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Mambo was another danceable musical genre that had its roots in the so called commercially diffused new rhythm. It had as one of its greatest exponents the Danzón Mambo by Orestes López, composed in the year 1938. Also other contributions or arrangements were made by the Jazz band orchestra in the mid-1940s, where Bebo Valdés and René Hernández made the syncopated mode of the mambo independent from the structure of danzón. Cuban pianist and composer Dámaso Pérez Prado (1916) took all these elements, experiments with melodies, harmonies and rhythm, enriched them and created the mambo that inaugurated the genre worldwide. Rico Mambo in 1951 was the first to become popular. Then a whole series of numbers emerged becaming world famous such as: Mambo No. 5, Pianola, Black Horse, Roulette Man, Mambo in Sax, Mambo No.8 and The taxi. The mambo also had jazz influences, and Mexico was the country that gave the Cuban genre the greatest diffusion.

It is very characteristic in this genre that its creator shouts some syllables that transcended. About these Helio Orovio, a prominent Cuban musicologist and journalist, points out: “… from the background comes the hoarse voice of the“King of the Mambo”emitting imprecise sounds, baptized by someone as “semi snarl” or “semi scream ”. This Cuban rhythm was taken and made known everywhere to everyone by Dámaso Pérez Prado, that’s why he is named The King of Mambo.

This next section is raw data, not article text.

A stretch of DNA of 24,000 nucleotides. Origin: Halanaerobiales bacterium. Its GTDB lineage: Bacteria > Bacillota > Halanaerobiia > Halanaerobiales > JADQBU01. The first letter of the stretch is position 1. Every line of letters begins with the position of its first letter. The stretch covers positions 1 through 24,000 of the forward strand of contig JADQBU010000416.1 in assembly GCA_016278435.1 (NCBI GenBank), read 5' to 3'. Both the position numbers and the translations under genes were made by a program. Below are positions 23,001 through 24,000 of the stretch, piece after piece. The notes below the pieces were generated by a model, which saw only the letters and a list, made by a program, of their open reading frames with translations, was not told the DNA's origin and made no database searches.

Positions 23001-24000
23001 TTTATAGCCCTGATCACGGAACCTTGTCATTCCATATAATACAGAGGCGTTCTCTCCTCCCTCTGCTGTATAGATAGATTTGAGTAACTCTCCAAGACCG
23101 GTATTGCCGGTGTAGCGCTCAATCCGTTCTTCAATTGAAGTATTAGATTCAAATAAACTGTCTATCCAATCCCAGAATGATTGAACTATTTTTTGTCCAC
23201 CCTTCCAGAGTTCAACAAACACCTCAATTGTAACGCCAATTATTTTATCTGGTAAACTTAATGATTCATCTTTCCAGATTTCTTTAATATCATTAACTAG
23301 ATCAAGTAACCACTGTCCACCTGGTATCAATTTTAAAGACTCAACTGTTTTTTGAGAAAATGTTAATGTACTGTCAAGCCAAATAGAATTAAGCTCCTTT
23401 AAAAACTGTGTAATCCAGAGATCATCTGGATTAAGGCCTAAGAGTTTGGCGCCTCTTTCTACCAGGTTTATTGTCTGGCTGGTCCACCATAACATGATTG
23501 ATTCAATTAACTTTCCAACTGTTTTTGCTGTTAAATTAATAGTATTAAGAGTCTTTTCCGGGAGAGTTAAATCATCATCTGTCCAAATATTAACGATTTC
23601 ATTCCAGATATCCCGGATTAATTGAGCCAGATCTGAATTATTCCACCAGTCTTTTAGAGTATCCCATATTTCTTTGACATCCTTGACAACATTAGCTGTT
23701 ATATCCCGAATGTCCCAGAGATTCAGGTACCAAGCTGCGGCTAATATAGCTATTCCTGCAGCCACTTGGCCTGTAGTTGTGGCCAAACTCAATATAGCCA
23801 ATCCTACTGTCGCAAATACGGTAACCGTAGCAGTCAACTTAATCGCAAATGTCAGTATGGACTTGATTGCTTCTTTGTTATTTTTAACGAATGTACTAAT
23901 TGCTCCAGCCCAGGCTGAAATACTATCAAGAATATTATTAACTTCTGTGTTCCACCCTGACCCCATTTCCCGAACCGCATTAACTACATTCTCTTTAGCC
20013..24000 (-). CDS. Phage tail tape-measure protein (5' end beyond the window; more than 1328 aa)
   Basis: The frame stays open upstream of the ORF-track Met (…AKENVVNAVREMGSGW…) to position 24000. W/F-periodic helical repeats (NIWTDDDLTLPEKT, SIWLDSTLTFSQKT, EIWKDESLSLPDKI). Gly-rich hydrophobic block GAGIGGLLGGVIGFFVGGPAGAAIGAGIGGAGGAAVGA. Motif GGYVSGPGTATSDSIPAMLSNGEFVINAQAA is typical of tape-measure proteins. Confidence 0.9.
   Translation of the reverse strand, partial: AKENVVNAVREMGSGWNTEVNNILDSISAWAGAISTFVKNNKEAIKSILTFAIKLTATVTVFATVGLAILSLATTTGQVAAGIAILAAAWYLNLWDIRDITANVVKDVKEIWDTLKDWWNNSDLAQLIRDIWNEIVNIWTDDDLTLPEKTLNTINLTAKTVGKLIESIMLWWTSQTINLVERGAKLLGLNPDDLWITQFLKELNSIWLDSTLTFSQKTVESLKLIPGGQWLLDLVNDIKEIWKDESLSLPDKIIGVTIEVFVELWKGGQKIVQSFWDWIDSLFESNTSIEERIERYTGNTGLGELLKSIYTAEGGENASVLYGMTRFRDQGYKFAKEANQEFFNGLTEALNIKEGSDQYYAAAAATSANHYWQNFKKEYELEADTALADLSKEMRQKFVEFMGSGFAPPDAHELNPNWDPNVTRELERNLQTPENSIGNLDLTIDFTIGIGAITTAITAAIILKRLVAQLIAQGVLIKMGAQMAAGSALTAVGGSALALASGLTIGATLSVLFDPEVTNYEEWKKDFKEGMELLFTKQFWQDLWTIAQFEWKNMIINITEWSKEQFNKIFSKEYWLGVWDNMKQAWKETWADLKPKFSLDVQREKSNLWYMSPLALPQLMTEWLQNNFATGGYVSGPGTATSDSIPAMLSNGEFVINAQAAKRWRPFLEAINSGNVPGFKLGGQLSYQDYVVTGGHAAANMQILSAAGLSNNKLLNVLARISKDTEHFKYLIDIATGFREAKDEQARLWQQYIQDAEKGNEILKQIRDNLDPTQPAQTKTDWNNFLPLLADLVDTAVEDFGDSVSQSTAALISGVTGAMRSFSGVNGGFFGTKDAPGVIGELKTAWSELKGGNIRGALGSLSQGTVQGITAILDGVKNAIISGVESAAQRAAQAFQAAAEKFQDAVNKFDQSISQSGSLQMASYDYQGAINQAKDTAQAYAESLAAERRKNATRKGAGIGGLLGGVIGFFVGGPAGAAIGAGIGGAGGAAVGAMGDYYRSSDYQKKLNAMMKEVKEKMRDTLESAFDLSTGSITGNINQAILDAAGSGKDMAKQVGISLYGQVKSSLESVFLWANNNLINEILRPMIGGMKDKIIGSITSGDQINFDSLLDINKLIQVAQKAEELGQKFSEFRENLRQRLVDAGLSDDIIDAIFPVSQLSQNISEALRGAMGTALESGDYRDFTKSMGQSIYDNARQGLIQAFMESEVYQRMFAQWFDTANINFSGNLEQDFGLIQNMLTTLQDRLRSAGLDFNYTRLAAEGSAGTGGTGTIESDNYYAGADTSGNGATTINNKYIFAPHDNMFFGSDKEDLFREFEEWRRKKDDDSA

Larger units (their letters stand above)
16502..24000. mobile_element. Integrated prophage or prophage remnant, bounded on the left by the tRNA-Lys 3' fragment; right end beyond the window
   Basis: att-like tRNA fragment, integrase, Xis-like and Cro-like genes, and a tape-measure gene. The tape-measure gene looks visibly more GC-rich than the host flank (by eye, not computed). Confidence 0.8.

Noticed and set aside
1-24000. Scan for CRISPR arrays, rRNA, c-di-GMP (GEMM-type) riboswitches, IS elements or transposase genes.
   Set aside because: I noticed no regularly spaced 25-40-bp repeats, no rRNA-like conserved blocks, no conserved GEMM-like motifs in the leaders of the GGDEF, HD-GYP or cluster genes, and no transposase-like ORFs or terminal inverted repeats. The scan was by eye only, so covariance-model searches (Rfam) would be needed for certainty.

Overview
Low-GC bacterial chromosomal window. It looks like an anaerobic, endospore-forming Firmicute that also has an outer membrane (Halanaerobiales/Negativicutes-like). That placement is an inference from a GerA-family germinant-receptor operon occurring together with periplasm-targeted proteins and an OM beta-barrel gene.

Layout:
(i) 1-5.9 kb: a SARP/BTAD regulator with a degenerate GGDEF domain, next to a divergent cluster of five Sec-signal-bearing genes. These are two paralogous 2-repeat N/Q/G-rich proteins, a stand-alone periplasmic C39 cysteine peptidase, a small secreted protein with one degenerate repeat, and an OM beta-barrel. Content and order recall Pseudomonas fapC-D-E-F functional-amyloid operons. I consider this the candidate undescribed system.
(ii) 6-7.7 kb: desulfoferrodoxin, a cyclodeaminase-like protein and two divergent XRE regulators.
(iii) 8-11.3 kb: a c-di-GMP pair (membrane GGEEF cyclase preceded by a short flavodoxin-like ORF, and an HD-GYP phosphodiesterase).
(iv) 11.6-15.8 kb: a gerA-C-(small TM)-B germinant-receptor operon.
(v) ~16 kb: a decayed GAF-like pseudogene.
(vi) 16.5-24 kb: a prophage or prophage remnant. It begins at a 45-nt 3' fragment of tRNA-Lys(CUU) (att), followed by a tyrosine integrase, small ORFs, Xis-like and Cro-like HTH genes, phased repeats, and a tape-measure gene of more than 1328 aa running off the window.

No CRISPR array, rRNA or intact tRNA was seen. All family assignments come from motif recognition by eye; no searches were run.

Choreographically Mambo is not a popular creation. Different dance couples who performed in cabarets and nightclubs created steps and figures that people later imitated and made their own. Recent investigations of Professor Ramiro Guerra, from interviews carried out to former members of a young group of singing and dancing girls of that time, “The Fire Mulattas”, affirm that they were the ones who created the steps and figures of mambo, with the goal of creating choreography for the music of Pérez Prado. After they showed the steps of other folkloric or popular dances they learned here and there, Roderico Neyra, (better known as “Rodney”, Tropicana Cabaret choreographer) used to stylize and adapt them to the scene.

Later these dance couples appeared on television, which produced a massive diffusion of the dance throughout the country. In a report made to Neyra in the Cuban magazine Bohemia from this period, some of the steps of mambo were illustrated and named: scooter, tremble, ride, the little point, the clap, the din argument, up and down and the mambeo. None of these names has transpired to the present. Nevertheless most of them can be recognized in those that are reproduced today in professional dance companies and dance halls. Among the most famous couples of the 1950s were Ana Gloria and Rolando.

Mambo is danced in loose pairs individually or collectively. It has a basic step that consists of moving the feet alternately touching the floor with the toe. The fundamental movement that identifies this dance is located in the pelvis, hence its erotic and sensual character. It is also made up of other basic step variants and cabaret-style figures such as: the box, flex and stretch with leg raises, back and forward tilt steps with claps and jumps, waltzlike and others of great creativity. If we compare it with other genres of music and dance mambo was no more than an ephemeral fashion of life.